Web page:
Abercrombie & Fitch Co. is dropping those barely-clothed guys and girls and All-American sales clerks.

The retailer, which has been battling against the downturn in the teen sector, has said it has updated its corporate policy at the A&F and Hollister brands. The move comes shortly after the exit of long-term chief executive officer Mike Jeffries, who was renowned for his preference for sexualized images and perfectly American staff.

The switch also comes as that other progenitor of sexualized marketing – American Apparel – is making similar moves. A&F also has faced numerous lawsuits over the years regarding its allegedly discriminatory hiring practices that were said to favor white, All-American looking staff over ethnic employees. There currently is a lawsuit before the U.S. Supreme Court charging A&F with discriminating against a Muslim woman by not hiring her because she wore a traditional head scarf.

A&F naturally presented the policy changes as an evolution, which follows the appointments of new brand presidents at the core Abercrombie chain as well as at Hollister. In corporate speak, the changes will mean that store associates will no longer be hired based on body type; sexualized marketing will no longer be used in marketing materials by the end of July; store operations will focus on a customer-centric model; shirtless models or lifeguards will no longer be used for events, except for imagery for A&F’s Fierce cologne due to fragrance industry norm; store managers work under an incentive program, with sales goals and incentives; store managers have autonomy for product placement, and new dress code for store associates, who are no longer “models” and are instead “brand representatives.”

The company said the policies, which align with its corporate values, will make the retailer “stronger and a more nimble competitor.”

In an April 23 letter from Christos Angelides, the A&F brand president, to regional and district managers, he said, “These changes have been made to ensure we focus on customer requirements and promote an inclusive work environment.”

Angelides said that when it comes to recruitment, “We will not tolerate discrimination based on body type or physical attractiveness and will not tolerate discrimination in hiring based on any category protected under the law.”

The “Look Policy” has been discontinued, replaced by a “Dress Code that place fewer restrictions on associates. Importantly, the company has always allowed associates lawful accommodations and now states specifically in the Dress Code how associates should request an accommodation,” Angelides said. Also gone are the separate “Hairstyle Guide” and “Closed Toes Shoe List.”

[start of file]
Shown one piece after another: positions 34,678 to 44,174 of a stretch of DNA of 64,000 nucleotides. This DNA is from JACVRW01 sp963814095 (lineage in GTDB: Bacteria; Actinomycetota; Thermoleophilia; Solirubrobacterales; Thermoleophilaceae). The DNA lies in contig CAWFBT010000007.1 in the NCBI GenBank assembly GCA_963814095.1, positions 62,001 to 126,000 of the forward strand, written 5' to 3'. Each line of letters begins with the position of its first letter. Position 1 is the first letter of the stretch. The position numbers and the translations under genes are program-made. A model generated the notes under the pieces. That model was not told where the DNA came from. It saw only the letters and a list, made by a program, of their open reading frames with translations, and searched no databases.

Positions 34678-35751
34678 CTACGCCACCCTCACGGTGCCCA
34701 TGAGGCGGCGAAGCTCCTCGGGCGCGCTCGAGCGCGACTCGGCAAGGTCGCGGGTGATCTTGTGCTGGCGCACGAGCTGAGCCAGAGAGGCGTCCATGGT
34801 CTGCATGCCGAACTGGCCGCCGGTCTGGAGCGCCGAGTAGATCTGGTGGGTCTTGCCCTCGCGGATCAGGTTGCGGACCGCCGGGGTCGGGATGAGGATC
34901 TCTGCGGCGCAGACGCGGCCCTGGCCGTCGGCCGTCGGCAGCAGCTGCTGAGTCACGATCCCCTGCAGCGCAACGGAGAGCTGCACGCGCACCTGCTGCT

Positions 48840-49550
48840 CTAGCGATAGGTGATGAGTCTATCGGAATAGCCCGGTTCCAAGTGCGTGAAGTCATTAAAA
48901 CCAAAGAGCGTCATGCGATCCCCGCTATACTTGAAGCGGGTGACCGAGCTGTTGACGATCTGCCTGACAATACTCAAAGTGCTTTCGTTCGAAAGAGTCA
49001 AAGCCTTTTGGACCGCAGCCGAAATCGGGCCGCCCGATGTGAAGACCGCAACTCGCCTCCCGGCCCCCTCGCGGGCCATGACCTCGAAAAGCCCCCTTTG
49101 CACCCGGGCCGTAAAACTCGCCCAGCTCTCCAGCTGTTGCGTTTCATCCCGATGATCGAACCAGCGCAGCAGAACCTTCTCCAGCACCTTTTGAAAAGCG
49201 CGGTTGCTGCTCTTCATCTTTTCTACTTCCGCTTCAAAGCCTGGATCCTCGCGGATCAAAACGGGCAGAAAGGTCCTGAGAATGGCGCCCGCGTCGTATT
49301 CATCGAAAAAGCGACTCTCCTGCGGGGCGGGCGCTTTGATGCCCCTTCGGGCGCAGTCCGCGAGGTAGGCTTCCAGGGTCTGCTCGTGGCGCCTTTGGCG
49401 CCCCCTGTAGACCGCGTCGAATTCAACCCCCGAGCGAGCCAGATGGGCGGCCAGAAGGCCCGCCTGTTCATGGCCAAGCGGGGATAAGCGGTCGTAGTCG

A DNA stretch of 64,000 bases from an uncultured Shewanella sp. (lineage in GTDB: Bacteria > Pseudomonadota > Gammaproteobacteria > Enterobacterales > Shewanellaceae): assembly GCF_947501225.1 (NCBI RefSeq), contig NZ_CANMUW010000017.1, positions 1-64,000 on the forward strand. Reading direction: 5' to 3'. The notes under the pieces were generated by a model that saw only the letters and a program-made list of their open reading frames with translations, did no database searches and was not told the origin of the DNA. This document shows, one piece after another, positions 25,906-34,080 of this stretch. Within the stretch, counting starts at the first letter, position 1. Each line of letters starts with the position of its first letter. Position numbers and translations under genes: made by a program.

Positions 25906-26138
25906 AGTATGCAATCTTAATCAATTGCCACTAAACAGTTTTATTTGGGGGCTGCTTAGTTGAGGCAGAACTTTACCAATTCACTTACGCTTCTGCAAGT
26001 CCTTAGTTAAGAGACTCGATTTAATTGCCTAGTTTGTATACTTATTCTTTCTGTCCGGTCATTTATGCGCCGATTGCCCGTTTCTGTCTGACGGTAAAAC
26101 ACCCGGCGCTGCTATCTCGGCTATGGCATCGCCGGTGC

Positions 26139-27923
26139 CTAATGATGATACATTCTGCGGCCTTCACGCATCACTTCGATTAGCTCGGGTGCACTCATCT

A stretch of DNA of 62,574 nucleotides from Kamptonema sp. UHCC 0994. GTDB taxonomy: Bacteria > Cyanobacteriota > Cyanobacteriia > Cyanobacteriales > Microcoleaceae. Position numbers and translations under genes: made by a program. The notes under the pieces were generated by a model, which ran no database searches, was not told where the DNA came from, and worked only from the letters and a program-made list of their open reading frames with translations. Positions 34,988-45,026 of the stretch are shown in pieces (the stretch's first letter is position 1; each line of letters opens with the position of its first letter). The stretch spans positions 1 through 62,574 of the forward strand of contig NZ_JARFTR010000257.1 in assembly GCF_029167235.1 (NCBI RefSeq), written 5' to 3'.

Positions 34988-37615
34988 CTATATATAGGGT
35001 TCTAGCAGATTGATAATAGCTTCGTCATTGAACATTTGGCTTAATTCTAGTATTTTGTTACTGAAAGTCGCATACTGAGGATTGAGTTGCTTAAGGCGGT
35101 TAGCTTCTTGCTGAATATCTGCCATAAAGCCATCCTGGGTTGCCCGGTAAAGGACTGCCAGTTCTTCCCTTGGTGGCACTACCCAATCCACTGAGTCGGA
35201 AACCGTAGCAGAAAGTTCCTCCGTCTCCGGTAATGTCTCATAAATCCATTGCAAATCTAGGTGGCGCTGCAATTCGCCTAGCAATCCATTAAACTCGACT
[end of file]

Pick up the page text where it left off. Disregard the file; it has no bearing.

Fran Horowitz, brand president for Hollister, sent a similar letter.

Both letters also included the new corporate policy statement and dress code.

In the Dress Code guidelines, one point that was emphasized was that the “company values a diverse work force.” And while there were some guidelines presented, such as not to “display obscene or large tattoos,” the company also noted that it does “not require that associates buy or wear clothing, footwear, accessories or other items from our brands.”

The practice by fashion brands forcing their store associates to buy current season’s merchandise to showcase the look, even with a company discount, came under fire many years ago in the court system. Many companies have since pulled back on that practice, and A&F is the latest company to do so.

The Dress Code does bar store associates from wearing apparel, footwear and accessories that are “clearly those of a competitor,” such as having an obvious label, name, logo or identifiable trademark of a competitor.

The latest changes are a nod to A&F critics over the years who have sought change. The first bow to that pressure occurred in January 2014, when activist investors sought better corporate governance at the teen retailer that led to Jeffries being removed as chairman, although he kept the ceo title. Arthur Martinez came in as chairman, a role he still has. The retailer is in the midst of a search to replace Jeffries, who retired in December 2014. The split of the chairman and ceo roles is in keeping with the current trend among corporate firms. Also along the lines of better corporate governance was the inclusion of new independent directors.

Shares of A&F inched down 0.1 percent Friday to $22.86 in Big Board trading.